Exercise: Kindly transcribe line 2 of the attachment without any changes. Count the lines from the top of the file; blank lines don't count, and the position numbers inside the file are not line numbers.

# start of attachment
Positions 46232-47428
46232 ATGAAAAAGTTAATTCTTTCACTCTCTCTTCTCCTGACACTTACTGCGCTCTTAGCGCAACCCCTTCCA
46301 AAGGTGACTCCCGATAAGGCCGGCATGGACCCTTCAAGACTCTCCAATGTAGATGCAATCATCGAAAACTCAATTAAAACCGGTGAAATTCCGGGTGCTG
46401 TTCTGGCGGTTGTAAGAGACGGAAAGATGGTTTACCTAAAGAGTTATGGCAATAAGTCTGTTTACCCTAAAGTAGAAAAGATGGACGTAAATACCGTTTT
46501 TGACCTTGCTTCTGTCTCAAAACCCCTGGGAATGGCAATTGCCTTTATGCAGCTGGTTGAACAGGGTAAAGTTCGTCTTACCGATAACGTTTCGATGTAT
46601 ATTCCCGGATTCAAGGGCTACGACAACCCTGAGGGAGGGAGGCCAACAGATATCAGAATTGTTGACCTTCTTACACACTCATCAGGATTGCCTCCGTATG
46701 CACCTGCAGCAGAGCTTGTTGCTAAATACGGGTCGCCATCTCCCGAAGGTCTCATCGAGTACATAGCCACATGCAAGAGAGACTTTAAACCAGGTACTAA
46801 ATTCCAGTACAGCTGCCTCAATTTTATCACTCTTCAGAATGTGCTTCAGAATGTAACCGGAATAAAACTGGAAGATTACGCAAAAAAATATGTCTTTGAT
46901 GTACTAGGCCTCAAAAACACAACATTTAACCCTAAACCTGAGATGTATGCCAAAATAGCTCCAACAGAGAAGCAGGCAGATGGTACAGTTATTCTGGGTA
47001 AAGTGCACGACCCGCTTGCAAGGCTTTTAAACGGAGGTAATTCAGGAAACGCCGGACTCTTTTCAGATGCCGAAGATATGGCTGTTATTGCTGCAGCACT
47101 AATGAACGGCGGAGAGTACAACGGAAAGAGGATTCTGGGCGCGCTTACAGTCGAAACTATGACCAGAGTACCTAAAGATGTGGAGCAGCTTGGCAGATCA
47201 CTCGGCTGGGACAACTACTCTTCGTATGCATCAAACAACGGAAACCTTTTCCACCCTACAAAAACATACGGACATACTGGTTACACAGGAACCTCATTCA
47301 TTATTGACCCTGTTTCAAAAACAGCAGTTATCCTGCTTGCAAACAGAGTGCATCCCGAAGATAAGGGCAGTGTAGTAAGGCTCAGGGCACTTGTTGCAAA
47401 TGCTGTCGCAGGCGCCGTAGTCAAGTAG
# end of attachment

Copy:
46232 ATGAAAAAGTTAATTCTTTCACTCTCTCTTCTCCTGACACTTACTGCGCTCTTAGCGCAACCCCTTCCA